Jesus Christ® Is a Registered Trademark

June 25, 2012

What kind of company tries to keep people from talking about them?

What kind of celebrity doesn’t want people to tweet about them?

What kind of blogger doesn’t want people to share their content?

Whether you’re a business owner, or you’re just building your own little platform, no one wants to stop people from talking about them.

Seth Godin had a great blog last week, sharply criticizing the Olympic® committee for protecting its registered trademark by going after Facebook users, knitters, and stand-up comedians and other people who are actually giving positive publicity to their brand.  You can read his post here.

The problem is that whoever is in charge of Jesus’ public relations is doing the same thing.

It’s not that anyone is stopping us from talking about faith.  It’s not that anyone is ignoring or marginalizing or discriminating against us.  It’s that we’ve made it nearly impossible to talk about Jesus.  We’ve done it to ourselves.

Mom Always Taught Us to Share

Remember Napster?

Napster was great.  It came out when I was in high school.  It was amazing, suddenly being able to download all the music we wanted, and sharing with friends, without the hassle of going to the store and buying an entire CD.  We didn’t think we were doing anything wrong.

And then the bands got their collective undies in a twist.  When they discovered that people were actually sharing their music, they threw a fit, because of course, they weren’t getting paid for all that free publicity.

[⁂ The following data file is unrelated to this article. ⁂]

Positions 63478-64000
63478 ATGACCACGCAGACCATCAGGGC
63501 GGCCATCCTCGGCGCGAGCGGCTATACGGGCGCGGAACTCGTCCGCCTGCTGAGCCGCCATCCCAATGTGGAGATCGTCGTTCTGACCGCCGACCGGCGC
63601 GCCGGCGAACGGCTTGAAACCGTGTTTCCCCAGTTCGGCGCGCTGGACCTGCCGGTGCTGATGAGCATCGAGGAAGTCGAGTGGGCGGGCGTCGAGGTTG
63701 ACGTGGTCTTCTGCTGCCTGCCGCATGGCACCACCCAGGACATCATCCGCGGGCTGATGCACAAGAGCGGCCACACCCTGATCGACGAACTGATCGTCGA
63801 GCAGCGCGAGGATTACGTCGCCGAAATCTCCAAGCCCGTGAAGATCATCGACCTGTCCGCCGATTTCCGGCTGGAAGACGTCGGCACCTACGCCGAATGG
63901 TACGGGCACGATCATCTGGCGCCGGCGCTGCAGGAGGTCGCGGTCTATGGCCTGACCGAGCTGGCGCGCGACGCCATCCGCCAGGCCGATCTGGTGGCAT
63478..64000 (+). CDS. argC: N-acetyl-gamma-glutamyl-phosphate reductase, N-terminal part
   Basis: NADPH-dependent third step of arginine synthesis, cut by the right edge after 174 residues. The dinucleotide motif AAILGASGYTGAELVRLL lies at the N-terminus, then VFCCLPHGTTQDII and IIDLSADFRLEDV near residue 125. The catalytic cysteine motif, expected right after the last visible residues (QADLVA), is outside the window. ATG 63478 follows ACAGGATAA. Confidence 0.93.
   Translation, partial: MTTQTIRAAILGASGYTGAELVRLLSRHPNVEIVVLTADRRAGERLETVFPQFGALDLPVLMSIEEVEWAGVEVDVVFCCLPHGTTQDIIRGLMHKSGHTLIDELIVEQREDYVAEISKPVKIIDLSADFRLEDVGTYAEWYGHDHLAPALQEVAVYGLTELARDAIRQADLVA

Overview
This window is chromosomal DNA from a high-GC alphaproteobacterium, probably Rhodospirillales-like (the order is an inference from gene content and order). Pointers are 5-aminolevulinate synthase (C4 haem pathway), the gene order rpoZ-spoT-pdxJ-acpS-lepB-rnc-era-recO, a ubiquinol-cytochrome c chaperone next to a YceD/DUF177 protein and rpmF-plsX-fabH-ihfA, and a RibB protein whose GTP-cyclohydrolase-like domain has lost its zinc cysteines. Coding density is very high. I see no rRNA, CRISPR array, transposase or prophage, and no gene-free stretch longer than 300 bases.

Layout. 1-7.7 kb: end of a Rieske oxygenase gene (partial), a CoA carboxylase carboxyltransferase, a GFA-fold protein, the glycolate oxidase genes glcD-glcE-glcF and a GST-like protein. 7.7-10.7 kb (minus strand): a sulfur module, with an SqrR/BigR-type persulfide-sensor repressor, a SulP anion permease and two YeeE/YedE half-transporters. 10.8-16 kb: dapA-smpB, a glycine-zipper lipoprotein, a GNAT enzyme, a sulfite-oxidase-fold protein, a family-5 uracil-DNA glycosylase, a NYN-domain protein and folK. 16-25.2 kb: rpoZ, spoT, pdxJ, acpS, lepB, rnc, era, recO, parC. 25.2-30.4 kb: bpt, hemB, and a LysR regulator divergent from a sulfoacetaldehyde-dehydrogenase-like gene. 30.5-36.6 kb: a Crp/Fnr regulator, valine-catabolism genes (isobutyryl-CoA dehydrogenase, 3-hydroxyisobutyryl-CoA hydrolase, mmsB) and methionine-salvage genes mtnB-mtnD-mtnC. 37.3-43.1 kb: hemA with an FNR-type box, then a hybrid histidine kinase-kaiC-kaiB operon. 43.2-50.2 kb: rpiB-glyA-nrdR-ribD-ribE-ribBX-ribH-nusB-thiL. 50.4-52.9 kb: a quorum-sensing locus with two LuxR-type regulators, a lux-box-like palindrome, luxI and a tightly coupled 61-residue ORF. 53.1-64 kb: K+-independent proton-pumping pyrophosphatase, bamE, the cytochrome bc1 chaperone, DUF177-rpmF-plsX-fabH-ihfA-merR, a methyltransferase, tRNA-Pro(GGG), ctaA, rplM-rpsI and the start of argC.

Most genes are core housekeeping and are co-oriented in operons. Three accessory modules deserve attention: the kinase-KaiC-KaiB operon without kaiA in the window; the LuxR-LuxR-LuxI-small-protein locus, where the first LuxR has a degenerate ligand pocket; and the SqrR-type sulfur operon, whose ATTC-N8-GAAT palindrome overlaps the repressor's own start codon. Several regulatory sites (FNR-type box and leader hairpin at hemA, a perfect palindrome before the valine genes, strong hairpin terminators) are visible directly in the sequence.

I understood it when the music industry moved to shut down Napster and other file sharing sites.  But it became scary when the reports started flying around that bands were starting to go after their fans who had stolen their music.  We wondered if Big Brother was going to come to our door, to the tune of Metallica, and take us away in handcuffs, unless we destroyed the evidence of our crimes.

The whole episode did nothing to endear people to the music industry.  It made it easy to justify stealing from them, since they were acting like a huge, greedy corporation.

Stop Giving Us Free Publicity!

In the case of Napster, and now with the Olympics®, you have massively well-known, hugely valuable brands, being protected by massive corporate interests.  The corporations became more interested in protecting their trademarks than getting free word-of-mouth publicity.  They made it harder for people to talk about their products or share it with friends, and that means their precious brands lost value.